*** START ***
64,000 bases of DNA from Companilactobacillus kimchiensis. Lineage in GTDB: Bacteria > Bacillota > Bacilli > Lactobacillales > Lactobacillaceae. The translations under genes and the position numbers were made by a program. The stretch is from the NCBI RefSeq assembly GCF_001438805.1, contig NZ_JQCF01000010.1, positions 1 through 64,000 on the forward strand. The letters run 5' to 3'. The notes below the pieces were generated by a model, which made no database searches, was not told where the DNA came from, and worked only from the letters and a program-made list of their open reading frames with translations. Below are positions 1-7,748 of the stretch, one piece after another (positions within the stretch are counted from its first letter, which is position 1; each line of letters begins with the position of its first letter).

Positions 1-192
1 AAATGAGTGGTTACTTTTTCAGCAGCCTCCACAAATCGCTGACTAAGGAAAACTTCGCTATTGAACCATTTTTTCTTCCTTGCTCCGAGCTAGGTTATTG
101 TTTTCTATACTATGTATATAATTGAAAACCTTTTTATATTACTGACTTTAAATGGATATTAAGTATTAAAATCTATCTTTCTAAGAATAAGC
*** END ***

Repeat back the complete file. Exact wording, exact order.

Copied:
64,000 bases of DNA from Companilactobacillus kimchiensis. Lineage in GTDB: Bacteria > Bacillota > Bacilli > Lactobacillales > Lactobacillaceae. The translations under genes and the position numbers were made by a program. The stretch is from the NCBI RefSeq assembly GCF_001438805.1, contig NZ_JQCF01000010.1, positions 1 through 64,000 on the forward strand. The letters run 5' to 3'. The notes below the pieces were generated by a model, which made no database searches, was not told where the DNA came from, and worked only from the letters and a program-made list of their open reading frames with translations. Below are positions 1-7,748 of the stretch, one piece after another (positions within the stretch are counted from its first letter, which is position 1; each line of letters begins with the position of its first letter).

Positions 1-192
1 AAATGAGTGGTTACTTTTTCAGCAGCCTCCACAAATCGCTGACTAAGGAAAACTTCGCTATTGAACCATTTTTTCTTCCTTGCTCCGAGCTAGGTTATTG
101 TTTTCTATACTATGTATATAATTGAAAACCTTTTTATATTACTGACTTTAAATGGATATTAAGTATTAAAATCTATCTTTCTAAGAATAAGC